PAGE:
Student Outcry Follows Gov. Youngkin’s Announcement as Commencement Speaker

The petition created by an ODU alumna to prevent Gov. Youngkin from speaking at the 2023 undergraduate commencement.

By Sydney Haulenbeek, Editor in Chief

On Monday, April 24, ODU announced the featured speakers for the 138th commencement, which will be on May 5 and 6. The undergraduate ceremony on May 6 will feature Gov. Glenn Youngkin as speaker, and the faculty speaker at the graduate ceremony will be ODU professor Dr. Nina Brown, who has taught at ODU for 55 years. 


The announcement of Youngkin as an undergraduate commencement ceremony speaker has been met with backlash from the student body. Several hours after the announcement, ODU alumna Rachel Clifton started a petition to prevent Youngkin from speaking.


“…I am appalled at Old Dominion’s decision to make Youngkin the honorary speaker. Youngkin’s stance on transgender rights, the black community and women’s rights go completely against what ODU “claims” they stand for,” said Clifton. “It is a travesty that ODU will allow Youngkin to speak on behalf of these graduates when he has done nothing but harm to their communities.”


In an announcement, ODU applauded Youngkin’s tax cuts, business expansions, and education budget.


“We are looking forward to celebrating the academic achievements of our newest Monarch alumni as they transition to the next phase of their personal and professional lives,” said President Brian Hemphill. “We are equally excited to be joined by family members and loved ones for this milestone, as well as Governor Youngkin who will provide an inspiring message, which will be driven by his passion for service and success in business.”


On the petition, Clifton pushed against the decision, calling it “offensive”.


“How could a man who has gone against [the] constitutional rights of Virginians give an “inspiring” message to these graduates?” she said. “Why are we prioritizing “success in business”  rather than the safety and overall health for students at ODU? Is this truly the message ODU wants to leave for graduates and students alike?” 


Other signers list Youngkin’s ban of critical race theory and removal of protections for transgender students as some of the reasons for their opposition.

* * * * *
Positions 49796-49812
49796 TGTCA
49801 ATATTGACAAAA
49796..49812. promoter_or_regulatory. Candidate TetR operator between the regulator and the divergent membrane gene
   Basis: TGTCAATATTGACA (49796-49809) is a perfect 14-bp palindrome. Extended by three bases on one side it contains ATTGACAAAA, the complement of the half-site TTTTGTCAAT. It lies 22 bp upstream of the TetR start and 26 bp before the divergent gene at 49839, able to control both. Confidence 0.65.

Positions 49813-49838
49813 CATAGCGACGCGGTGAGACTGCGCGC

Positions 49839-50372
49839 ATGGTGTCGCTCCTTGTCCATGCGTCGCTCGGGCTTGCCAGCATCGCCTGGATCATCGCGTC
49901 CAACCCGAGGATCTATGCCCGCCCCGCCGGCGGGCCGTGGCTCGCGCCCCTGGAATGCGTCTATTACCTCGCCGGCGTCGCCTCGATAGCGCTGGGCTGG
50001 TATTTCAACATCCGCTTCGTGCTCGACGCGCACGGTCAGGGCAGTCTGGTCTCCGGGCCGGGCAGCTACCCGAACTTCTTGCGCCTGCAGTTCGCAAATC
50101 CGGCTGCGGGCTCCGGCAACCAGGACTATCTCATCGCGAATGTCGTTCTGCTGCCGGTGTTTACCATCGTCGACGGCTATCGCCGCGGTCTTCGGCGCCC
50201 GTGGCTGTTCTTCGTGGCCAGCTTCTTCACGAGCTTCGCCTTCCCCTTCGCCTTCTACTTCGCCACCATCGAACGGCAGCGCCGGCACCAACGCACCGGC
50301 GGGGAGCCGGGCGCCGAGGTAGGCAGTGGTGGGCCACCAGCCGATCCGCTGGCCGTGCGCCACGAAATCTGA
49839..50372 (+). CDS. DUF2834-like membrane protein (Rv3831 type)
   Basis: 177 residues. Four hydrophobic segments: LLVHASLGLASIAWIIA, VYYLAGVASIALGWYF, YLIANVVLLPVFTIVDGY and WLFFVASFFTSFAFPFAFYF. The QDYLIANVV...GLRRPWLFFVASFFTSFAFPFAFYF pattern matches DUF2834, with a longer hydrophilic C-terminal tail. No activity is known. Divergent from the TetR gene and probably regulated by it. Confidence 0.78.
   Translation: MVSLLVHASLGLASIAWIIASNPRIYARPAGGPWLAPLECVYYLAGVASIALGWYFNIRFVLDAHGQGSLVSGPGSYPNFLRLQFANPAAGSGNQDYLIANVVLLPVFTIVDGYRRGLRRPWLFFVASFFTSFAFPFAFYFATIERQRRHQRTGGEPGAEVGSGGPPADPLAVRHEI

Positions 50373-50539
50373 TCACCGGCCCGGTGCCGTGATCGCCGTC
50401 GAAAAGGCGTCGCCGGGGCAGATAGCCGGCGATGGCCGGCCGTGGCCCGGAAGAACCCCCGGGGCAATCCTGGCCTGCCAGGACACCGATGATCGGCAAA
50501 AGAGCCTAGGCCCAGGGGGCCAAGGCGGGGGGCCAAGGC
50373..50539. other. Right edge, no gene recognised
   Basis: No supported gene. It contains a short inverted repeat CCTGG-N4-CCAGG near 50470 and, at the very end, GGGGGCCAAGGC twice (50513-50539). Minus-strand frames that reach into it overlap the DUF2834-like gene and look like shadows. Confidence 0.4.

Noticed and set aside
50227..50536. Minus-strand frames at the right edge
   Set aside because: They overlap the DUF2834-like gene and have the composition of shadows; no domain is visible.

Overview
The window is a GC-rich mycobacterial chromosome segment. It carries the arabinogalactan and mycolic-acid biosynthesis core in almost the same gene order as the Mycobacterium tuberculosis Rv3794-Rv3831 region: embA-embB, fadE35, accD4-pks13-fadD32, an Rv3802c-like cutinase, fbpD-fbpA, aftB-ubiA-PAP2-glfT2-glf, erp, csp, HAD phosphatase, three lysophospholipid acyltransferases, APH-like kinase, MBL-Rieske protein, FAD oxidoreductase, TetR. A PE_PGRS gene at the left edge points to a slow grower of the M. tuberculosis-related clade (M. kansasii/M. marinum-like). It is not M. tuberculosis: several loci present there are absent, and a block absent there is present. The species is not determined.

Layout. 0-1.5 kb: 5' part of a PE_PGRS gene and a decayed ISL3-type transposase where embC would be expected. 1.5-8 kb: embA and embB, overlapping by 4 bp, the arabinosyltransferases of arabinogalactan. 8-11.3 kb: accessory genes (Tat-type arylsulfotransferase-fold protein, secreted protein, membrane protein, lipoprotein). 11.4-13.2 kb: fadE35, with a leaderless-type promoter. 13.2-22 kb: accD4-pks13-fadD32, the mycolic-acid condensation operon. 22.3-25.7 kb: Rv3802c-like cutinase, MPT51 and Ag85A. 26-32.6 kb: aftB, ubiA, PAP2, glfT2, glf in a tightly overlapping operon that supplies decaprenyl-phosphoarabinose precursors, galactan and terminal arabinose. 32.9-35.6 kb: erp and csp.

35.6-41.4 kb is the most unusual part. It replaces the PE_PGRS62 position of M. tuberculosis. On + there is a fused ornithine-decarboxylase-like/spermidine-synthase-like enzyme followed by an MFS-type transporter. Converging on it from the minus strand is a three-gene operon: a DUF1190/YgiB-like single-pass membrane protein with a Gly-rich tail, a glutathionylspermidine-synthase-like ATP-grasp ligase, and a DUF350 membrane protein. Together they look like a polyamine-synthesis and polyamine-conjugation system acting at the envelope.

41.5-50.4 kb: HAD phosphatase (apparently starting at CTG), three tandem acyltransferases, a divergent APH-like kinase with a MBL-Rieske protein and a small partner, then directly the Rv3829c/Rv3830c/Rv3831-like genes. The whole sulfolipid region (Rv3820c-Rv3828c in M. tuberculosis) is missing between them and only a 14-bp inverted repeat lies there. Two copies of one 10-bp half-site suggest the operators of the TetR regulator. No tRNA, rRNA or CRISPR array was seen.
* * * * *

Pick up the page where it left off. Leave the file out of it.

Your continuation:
Rachel Wilson, a criminal justice major who is graduating in 2025, signed and commented on the petition. 


“This man actively has been trying to eradicate the teaching of critical race theory and is invited to speak at a graduation of a school that has an immense number of BIPOC students and has degree options that teach and are based in CRT,” she said. “He has no business speaking at our school for the class of 2023. The president of ODU is tainting their graduation with a man who has been actively fighting against its students.”


“As a member of the LGBTQIA+ community, I feel disgusted that my graduation will be marred by a governor who wishes nothing but harm to people like me and my friends, said Darcy Liebell, who graduates this May. “We deserve a graduation free of hate, as do POC and other communities that Youngkin stands against.”


Other commentators point out that Youngkin’s political priorities are distinctly out of line with ODU’s educational values. 


“The university’s commitment to diversity is in conflict with this choice,” said Keith Demarah, a junior.


“Glenn Youngkin actively campaigns against a big part of the community at ODU,” said Hayden Dauphin, an astrophysics student. “It’s ridiculous that he would be invited to give a speech trying to inspire the very people he detests. Trans rights are human rights; Black Lives Matter. I’m not even graduating this year, but I don’t want him tainting my friends’ ceremony.” 


“We deserve to feel safe at our school”, another student said.


Commenters also discussed the potential for a walk-out, and said that if ODU doesn’t remove him as speaker, he will likely be booed. ODU’s Dominion Rock was spray painted Tuesday with this link:


“We want to use this platform to make our stance known,” said the anonymous students who created the site. “Sign the petition so that when the commencement gets news coverage, the number of signatures is high enough to send a message. Don’t stop there, talk to student orgs on the side of racial justice and trans rights, show up to schoolboard meetings, and figure out how to get involved.”


The petition had received over 1,500 signatures as of Wednesday afternoon. You can find it online here.